The magnitude of the fire has caused the EU to have to address the festering problem of a faulty refugee migration strategy. The border countries of the EU, like Greece, are taking on a disproportionate amount of the burden of managing the influx of people trying to enter the EU. Ten EU nations have agreed to take in a total of 406 unaccompanied minors, due to this emergency, but there are no plans to relocate anyone else off the island as a response to the fire. A new EU migration pact was going to be announced on September 30th but now, due to the fire, it is being moved forward to September 23rd instead. Whatever the details of this new pact are, it must be approved by the EU’s 27 heads of state for it to work. Germany supports Greece’s plan to create a new, closed reception center and wants EU agencies to directly handle asylum requests to speed up the number of claims that can be processed- thus taking some of the burden off of Greece.
So, what can you do? You can pray for peace so that the countries these people are fleeing become safe to return to. You can pray for the EU leadership that this situation will motivate them develop a better, more humane migration pact that is more equitable to the border countries. Pray for the negotiations and planning that are no doubt underway at this moment. You can also pray for the aid workers who are doing their best to serve people in the middle of very chaotic situation. Pray for the locals on Lesvos whose home has become an ongoing disaster zone. And pray for the thousands of refugees, who are huddled along roadsides and in parking lots, who have no idea what the future holds in store for them. And finally, pray that the spread of the Coronavirus does not get any worse in the midst of this disaster.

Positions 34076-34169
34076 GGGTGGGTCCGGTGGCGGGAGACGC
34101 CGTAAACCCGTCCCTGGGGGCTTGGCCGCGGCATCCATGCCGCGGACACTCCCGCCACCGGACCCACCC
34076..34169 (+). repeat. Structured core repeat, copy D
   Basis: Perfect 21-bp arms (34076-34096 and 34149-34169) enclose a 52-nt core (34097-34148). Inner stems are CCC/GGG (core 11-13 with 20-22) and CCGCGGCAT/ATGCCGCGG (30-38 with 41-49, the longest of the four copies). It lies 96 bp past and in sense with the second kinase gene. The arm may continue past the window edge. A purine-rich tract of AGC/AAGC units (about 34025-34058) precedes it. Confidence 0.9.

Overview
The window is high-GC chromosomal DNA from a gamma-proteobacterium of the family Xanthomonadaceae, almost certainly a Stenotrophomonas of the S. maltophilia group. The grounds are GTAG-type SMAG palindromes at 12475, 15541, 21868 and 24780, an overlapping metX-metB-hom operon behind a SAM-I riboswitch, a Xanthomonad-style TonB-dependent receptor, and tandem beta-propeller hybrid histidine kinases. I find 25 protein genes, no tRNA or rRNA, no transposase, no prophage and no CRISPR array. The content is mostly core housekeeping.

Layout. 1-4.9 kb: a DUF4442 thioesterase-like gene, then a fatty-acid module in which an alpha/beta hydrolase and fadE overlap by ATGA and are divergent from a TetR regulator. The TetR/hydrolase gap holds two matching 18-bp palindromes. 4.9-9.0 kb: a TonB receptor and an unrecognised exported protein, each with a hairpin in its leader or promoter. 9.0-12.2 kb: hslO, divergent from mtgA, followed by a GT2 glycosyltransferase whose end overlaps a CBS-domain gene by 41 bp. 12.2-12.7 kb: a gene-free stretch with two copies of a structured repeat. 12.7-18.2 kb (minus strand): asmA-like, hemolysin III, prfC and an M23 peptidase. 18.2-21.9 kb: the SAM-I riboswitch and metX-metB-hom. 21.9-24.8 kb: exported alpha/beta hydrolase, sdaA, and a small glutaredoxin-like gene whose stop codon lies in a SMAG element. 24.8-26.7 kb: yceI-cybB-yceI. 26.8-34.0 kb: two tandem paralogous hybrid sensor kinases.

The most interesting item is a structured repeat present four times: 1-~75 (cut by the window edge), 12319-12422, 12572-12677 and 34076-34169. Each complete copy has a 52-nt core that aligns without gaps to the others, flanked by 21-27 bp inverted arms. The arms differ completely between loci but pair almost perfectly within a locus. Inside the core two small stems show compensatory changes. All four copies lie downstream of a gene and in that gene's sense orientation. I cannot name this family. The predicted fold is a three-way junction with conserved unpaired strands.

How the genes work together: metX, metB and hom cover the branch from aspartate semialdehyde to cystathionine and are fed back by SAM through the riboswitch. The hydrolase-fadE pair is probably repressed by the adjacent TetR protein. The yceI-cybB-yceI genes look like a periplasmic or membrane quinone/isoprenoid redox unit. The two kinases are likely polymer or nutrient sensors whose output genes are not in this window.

You can also give money to help replace the items lost in the fire. GoFundMe.com is hosting a fundraiser to benefit EuroRelief called “HelpM____NOW” to help meet the immediate needs of the refugees impacted by the fire. EuroRelief is the NGO that our SPC mission teams worked under while at the camp.
Well, that concludes my mission update. Thank you for all your prayers and support!